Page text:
The British National Bibliography (BNB) is 60 years old in January 2010.
The BNB is the national bibliography of the United Kingdom. It lists and describes the books and serials newly published or distributed in the United Kingdom and Republic of Ireland that are received by the British Library under legal deposit as provided for in various Acts of Parliament. It also includes information on forthcoming titles supplied under the British Library’s Cataloguing-in-Publication Programme.
The BNB was established in 1949 in response to the recommendations of Lionel McColvin who had undertaken a survey of the UK’s public library service in 1942 which resulted in the McColvin Report. McColvin concluded that it was inefficient for libraries to produce their own catalogues and that where catalogues did exist they only provided brief descriptions of library holdings rather than all available books of potential interest to users. McColvin identified a requirement for a detailed weekly list of bibliographic descriptions for new books which could be used by libraries to develop their catalogues by cutting and pasting the printed entries on to their catalogue cards.
The Council of the British National Bibliography was established in March 1949 and the new national bibliography commenced full operations in 1950. It consisted of weekly lists of all books and first issues of new serial titles published in Great Britain catalogued in accordance with the Anglo-American Code and classified according to the Dewey Decimal Classification system. Author/title indexes were provided every four weeks and the lists were cumulated into an annual volume. A pilot issue number 0 was produced in December 1949 and issue Number 1 was published on 4 January 1950. It contained just 25 entries.
The British Library took on the responsibility for the production of the BNB following its foundation in 1973 and still produces a weekly printed version of the BNB together with interim cumulations and annual volumes. However, the average weekly issue now contains around 3,500 entries in line with the huge increase in publication that has occurred over the last 60 years. This period has also seen numerous other developments for the BNB resulting in a database of over 3 million bibliographic records.
Coverage of the BNB has always been selective; the emphasis being on titles available via normal book buying channels.
A weekly BNB data service began in January 1969 using the (then) innovative combination of the new UKMARC bibliographic data and ISO2709 MARC record exchange formats with magnetic computer tape. BNB MARC records were first made available online in 1977 with the introduction of BLAISE, the British Library Automated Information Service. Distribution of BNB records via FTP began in 1998 and eventually replaced the tape service and the Library moved to the MARC21 format in 2004.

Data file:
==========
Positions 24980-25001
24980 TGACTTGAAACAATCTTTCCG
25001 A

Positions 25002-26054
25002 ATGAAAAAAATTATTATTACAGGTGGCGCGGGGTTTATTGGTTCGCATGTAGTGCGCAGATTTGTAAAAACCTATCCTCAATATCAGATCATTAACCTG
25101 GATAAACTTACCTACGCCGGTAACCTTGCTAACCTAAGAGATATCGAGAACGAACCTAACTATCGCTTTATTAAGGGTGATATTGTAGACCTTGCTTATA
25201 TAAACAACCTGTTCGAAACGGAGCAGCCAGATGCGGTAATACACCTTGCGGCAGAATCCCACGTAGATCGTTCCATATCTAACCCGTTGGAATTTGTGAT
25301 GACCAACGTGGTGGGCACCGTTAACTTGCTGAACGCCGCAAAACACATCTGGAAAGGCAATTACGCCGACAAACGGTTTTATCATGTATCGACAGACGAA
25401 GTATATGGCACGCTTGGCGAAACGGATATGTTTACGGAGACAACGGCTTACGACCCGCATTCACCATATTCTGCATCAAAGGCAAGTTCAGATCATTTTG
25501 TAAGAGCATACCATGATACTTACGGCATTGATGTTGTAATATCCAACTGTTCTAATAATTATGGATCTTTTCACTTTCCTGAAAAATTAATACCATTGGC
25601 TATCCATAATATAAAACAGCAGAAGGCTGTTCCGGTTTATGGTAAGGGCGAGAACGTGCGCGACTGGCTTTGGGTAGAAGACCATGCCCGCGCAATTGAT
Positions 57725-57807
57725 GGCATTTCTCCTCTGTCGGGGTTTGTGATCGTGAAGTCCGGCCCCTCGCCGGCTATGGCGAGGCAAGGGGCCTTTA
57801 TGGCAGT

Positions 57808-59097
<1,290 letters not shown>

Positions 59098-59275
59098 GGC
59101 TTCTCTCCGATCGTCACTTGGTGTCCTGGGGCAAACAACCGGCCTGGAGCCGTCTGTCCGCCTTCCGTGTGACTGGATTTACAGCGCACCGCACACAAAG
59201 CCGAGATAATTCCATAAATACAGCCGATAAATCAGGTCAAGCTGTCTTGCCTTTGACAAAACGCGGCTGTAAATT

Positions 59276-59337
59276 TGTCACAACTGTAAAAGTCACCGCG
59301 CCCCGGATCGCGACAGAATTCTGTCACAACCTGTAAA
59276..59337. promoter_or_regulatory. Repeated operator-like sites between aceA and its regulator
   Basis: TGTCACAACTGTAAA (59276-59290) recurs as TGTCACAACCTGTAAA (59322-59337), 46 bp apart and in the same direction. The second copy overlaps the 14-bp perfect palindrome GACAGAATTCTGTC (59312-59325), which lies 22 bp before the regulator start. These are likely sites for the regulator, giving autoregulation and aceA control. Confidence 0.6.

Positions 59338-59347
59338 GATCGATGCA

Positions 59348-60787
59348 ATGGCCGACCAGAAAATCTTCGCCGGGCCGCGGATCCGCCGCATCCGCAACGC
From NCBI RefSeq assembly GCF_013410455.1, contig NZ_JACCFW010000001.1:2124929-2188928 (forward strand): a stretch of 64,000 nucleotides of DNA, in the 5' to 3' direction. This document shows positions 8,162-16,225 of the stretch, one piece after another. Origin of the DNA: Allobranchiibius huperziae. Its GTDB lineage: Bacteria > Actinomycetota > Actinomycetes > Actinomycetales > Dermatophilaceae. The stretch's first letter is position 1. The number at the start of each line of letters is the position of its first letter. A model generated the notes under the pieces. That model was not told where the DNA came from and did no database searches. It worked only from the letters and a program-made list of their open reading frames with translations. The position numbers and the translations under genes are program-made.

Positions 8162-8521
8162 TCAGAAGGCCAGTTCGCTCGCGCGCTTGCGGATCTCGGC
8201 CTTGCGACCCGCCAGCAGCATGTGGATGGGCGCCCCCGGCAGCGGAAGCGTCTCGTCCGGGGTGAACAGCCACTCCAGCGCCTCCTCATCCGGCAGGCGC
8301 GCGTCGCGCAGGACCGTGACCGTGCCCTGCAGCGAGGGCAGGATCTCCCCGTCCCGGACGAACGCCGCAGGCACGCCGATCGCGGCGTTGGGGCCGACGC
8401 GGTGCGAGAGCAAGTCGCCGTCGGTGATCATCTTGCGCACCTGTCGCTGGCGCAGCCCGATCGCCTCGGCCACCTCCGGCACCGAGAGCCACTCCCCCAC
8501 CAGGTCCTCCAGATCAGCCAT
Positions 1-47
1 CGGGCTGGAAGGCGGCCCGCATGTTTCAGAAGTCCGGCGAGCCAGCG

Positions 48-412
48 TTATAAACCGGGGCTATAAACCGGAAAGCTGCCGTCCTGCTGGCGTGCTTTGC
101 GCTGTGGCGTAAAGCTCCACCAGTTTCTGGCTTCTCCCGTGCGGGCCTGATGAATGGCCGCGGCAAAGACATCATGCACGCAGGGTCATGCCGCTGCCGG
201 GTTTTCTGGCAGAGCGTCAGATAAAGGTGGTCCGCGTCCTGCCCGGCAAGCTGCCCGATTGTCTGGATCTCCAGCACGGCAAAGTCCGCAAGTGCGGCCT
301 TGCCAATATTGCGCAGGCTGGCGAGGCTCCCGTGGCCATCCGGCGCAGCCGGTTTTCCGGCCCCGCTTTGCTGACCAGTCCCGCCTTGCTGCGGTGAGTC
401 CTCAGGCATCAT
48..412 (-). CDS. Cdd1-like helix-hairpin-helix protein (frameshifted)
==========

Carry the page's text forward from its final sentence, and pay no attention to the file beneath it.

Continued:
Following a pilot CD-ROM produced in co-operation with the Biblothèque Nationale in 1988, BNB on CD-ROM was launched in 1989. It originally consisted of a two-disc backfile covering the period 1950 to 1985 and a single disc current subscription service covering records created from 1986 updated quarterly. A new MS Windows version of the BNB on CD-ROM was produced in 1996 by which time current file discs were updated monthly and the backfile had been compressed on to a single disc. Production of BNB on CD-ROM ceased in December 2008 when the database became available for searching on the British Library’s Integrated Catalogue as a subset search.
The British Library coordinates the UK Cataloguing in Publication (CIP) Programme and has included advance notification publication records in the BNB since the 1980s. Information on new titles appears up to 16 weeks ahead of the announced publication date. Advance information on over 60,000 titles each year is provided in this way via the BNB.
In addition to Dewey Decimal Classification several other forms of subject access to the BNB have been used over the years, ranging from international standards such as Library of Congress Subject Headings (LCSH) to in-house systems such as PRECIS and COMPASS.
BNB development continues and in October 2009 it was added to the British Library’s new Primo based catalogue again as a catalogue sub-set search. A pilot is also under way for a free Z39.50 based BNB MARC record download service for non-commercial use. However, the final innovation launched in January 2010 is another pilot of a new, weekly, PDF-based BNB e-journal version, initially for existing subscribers to the printed product. This new service will bring the story of the BNB full circle by enabling the British Library to deliver a ‘printed’ BNB to customers with improved currency and greater functionality while also saving paper. Lionel McColvin would surely have approved!